What is the most pressing public policy issue facing NAMI members today?  What course of action do you suggest?

Stigma and lack of knowledge remain the major root cause of people not accepting treatment and the general public’s lack of understanding of the problem, resulting in inadequate resources for recovery based treatment.

Proposal:   Development of a blockbuster presentation of our story showing how SMI impacts everyone in society, and that treatment works; and can be cost effective.   Train local/regional/national NAMI teams to present it, and get on the annual agenda of every state and national County Commissioners, Law Enforcement, Judiciary, Legal, Department of Education, Legislative, Mayors, Media, Governors, Corporate, Civic and Faith based organization in the Country.  In addition, the presentation will be a membership growth tool and a terrific morale booster for all our current members.

What brought you to NAMI -- and what is most valuable to you about your participation in the NAMI movement?

Ten years ago, my then 22 year old college student came home in the middle of night talking irrationally.  We had no idea what was happening.  We wound up in the street, with our neighbors of 15 years surrounding him, trying to convince him to let us take him to a doctor.   He would not go; a neighbor got his car keys, so he could not leave. The police were called and then a trip, I’ll never forget, (nor will you forget) to the state mental hospital.

A neighbor had the phone number of someone at an organization called NAMI.  I called and began learning about serious mental illnesses. Later, my treasured son was diagnosed with Schizophrenia.  I believe that with enough educated, enlightened, organized team effort we can dramatically "improve the lives of all those affected by serious mental illnesses."

NAMI has given me much peace from what was, for me, incomprehensible grief and turned it into positive action for improvement.  In the 1950’s my Grandmother used to say.  "Worry is like a rocking chair; it keeps you busy, but gets you no where."  Providing service to others will ultimately result in service to us all.

What is the most pressing internal or organizational issue facing NAMI today?  What course of action do you suggest?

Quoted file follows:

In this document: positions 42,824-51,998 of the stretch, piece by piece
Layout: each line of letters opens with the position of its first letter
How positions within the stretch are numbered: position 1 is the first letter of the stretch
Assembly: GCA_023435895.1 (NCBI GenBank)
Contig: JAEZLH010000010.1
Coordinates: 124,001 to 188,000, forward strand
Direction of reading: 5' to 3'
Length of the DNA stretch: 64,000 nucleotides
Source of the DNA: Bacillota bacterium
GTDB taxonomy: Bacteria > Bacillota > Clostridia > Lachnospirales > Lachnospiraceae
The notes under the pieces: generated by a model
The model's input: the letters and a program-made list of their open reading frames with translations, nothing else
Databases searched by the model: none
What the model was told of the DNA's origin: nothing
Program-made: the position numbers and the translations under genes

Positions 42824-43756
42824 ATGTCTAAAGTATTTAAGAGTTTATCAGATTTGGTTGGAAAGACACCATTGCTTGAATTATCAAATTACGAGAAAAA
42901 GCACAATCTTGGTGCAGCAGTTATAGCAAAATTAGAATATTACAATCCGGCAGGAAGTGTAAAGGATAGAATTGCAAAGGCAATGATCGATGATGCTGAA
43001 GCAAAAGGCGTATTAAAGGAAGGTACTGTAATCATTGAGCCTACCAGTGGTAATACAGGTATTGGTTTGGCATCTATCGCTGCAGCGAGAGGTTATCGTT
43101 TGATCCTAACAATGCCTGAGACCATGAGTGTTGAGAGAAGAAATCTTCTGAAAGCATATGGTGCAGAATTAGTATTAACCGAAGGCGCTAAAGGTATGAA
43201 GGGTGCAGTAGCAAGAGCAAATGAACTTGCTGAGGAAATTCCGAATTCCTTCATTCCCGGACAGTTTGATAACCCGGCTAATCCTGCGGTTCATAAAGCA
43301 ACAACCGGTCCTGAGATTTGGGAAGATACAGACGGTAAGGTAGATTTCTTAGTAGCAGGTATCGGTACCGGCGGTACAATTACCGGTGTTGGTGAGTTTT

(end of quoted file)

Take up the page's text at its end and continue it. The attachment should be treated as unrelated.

By recognizing, acknowledging and combining each others strengths and weaknesses we will reach our full potential to accomplish our NAMI mission.  With knowledgeable intellectual honesty, we must demonstrate, as individuals, when to lead or follow.

We must educate ourselves to participate in "prudent risk taking" to advance and help our loved ones, each other and ultimately all of society to implement the solutions to recovery that we already know work and support development of new future methods.

Exposure to all states/affiliates’ best practices is needed, while understanding and maintaining sensitivity to liability.  Reduce reinventing the wheel through affiliate/regional training, communications, more effective web membership and expanding harnessing the power of the web, administrative procedures, software awareness and delineation of voluminous email communication through the use of web forums, etc.

"I am quite aware that for any organization to reach its goals, one person must do the thinking and directing and generally bear the responsibility. But the led must not be coerced; they must be able to choose their leader. In my opinion, an autocratic system of coercion soon degenerates; force attracts people of low morality."   Quoted from: Albert Einstein (1879-1955), whose Special Theory of Relativity was published 100 years ago, had two sons with his wife, Mileva.  Hans (1904-73), a hydraulics engineer and professor at the University of California at Berkeley, was noted for his research on river sediment and tidal flows.  His younger brother, Eduard (1910-65) planned to study medicine but was diagnosed with schizophrenia at age 20 and was cared for by his mother until her death in 1948.  He spent the remainder of his life in a psychiatric institution.

Let us support our NAMI leaders who stand for the integrity of our mission.